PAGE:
Will Your Nest Egg Last for the Rest of Your Life?

Retirement

Will Your Nest Egg Last for the Rest of Your Life?

Posted by Infinite Wealth Advisors, LLC
5 years ago | November 23, 2014

Retirement Nest EggWhen we think of retirement savings, it’s common to attach ourselves to one particular number. We might decide, “This is the amount of money I need to retire, and I’m going to quit working when I reach that savings goal”. You’re certainly off to a great start, since establishing a goal is the first step to any major life change. But in the case of retirement, it can help to ask yourself “How many years will I need this money?” rather than simply asking how much money you need.

Due to better nutrition and health care, we’re living longer lives than ever. So the last thing you want to do is retire too early, and run out of money toward the end of your life. It’s important to consider the effects of the following factors upon your retirement savings.

Inflation. You may have calculated your retirement budget, and arrived at a savings goal, based on the cost of living today. But keep in mind that in the future, your food, housing, health care, and other goods and services may be higher. Your retirement plan should account for an increased cost of living.

Market volatility. If you’re counting on a certain level of performance from your retirement account, keep in mind that the stock market can be volatile and unpredictable. The old saying, “hope for the best, and prepare for the worst” certainly applies to your investment portfolio. Be sure to consider the fact that your retirement account may not perform as well as you had hoped, and have a back-up plan.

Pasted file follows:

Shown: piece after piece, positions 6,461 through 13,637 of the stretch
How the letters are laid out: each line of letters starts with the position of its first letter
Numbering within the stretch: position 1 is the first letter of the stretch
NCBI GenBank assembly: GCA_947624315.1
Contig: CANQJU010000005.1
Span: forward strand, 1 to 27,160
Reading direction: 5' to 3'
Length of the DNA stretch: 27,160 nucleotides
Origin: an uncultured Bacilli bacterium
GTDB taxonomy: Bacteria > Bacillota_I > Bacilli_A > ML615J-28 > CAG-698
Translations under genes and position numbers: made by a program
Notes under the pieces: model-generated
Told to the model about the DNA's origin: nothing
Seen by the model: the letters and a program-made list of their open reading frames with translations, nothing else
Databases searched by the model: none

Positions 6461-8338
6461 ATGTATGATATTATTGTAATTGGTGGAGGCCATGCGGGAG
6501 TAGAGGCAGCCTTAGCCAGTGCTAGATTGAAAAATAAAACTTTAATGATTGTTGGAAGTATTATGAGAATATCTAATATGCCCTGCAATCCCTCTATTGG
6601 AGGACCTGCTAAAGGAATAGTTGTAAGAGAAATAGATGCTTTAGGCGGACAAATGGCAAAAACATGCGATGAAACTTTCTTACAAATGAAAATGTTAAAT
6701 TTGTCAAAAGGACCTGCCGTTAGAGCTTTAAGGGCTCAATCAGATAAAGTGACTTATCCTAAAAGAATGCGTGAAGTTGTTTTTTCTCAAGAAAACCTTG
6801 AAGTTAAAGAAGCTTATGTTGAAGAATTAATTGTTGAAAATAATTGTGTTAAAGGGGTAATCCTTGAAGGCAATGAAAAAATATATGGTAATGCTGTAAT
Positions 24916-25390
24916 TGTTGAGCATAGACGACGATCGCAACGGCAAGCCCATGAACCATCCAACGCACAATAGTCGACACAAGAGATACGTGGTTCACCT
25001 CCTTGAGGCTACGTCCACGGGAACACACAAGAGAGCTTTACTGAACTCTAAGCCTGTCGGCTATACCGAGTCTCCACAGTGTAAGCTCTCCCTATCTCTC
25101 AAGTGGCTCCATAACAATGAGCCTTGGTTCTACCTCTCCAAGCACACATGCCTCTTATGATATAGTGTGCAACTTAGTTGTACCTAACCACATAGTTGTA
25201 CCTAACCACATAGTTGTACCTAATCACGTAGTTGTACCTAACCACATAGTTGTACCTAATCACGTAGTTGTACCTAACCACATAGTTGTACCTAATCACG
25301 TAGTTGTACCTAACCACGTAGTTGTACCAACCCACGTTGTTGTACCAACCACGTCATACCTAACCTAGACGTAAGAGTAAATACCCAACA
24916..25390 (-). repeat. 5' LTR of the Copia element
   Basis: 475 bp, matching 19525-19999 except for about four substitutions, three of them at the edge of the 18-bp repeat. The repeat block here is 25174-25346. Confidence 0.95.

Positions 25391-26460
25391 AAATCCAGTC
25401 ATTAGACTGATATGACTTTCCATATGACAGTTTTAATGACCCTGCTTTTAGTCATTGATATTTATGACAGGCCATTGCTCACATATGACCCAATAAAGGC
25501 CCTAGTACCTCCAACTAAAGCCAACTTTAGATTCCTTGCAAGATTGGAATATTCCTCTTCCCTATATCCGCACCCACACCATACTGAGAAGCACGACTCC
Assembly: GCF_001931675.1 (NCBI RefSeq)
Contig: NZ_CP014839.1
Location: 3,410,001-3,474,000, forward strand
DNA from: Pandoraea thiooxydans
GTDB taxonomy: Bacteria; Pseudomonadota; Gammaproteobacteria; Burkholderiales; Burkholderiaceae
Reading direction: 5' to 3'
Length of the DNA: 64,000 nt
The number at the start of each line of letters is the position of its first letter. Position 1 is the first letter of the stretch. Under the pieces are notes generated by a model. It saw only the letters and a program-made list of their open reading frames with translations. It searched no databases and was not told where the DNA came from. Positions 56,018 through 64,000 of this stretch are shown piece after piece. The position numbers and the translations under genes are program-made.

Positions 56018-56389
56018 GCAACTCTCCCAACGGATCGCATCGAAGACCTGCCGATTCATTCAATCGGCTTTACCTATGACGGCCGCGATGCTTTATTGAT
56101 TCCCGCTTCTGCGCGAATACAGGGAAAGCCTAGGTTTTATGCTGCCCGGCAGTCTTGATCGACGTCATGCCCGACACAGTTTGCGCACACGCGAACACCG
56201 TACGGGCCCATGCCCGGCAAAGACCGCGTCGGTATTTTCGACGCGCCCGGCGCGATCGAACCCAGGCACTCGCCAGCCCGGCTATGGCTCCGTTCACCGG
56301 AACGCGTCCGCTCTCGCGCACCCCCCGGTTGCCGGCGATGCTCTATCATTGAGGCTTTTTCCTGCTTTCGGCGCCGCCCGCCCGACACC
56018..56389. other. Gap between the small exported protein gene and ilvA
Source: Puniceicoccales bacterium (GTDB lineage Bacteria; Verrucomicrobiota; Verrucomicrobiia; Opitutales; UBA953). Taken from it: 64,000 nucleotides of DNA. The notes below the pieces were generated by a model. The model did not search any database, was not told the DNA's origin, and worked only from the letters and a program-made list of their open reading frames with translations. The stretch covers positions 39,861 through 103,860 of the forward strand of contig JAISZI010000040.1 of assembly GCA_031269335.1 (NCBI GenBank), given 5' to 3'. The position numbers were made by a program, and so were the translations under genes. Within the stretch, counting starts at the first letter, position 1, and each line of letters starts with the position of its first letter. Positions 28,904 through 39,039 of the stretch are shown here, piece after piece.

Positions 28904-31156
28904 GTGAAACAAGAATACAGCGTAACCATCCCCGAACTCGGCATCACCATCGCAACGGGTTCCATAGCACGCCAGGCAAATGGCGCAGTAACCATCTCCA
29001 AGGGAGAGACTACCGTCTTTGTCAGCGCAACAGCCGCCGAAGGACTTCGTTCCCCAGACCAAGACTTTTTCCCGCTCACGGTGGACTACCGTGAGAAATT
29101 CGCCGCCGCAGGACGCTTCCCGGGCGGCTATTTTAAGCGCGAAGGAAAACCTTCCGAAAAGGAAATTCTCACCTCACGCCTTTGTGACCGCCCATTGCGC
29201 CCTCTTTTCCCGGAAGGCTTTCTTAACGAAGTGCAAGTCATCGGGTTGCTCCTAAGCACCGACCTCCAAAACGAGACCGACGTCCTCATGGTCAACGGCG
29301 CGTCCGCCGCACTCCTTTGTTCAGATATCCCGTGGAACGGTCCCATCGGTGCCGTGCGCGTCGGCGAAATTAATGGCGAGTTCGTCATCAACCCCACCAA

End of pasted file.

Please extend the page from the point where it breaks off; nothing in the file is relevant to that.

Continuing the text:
Unexpected expenses. No one envisions long-term nursing care as part of their ideal retirement scenario, but it can be a reality for many senior citizens. Be sure that you can cover the considerable cost of nursing care or other unexpected expenses in retirement, by purchasing additional insurance or including these possible expenses in your savings goal.

Sticking to the budget. You may find it difficult to stick to your expected retirement budget once you stop working. One good trick is to begin living on that budget before you stop working, and make the necessary lifestyle adjustments. This will either help you transition into a more frugal way of living, or cause you to realize you aren’t ready to retire yet. It’s certainly better to work another year or two, and save a bit more money for retirement, than to quit working before you’re really ready.

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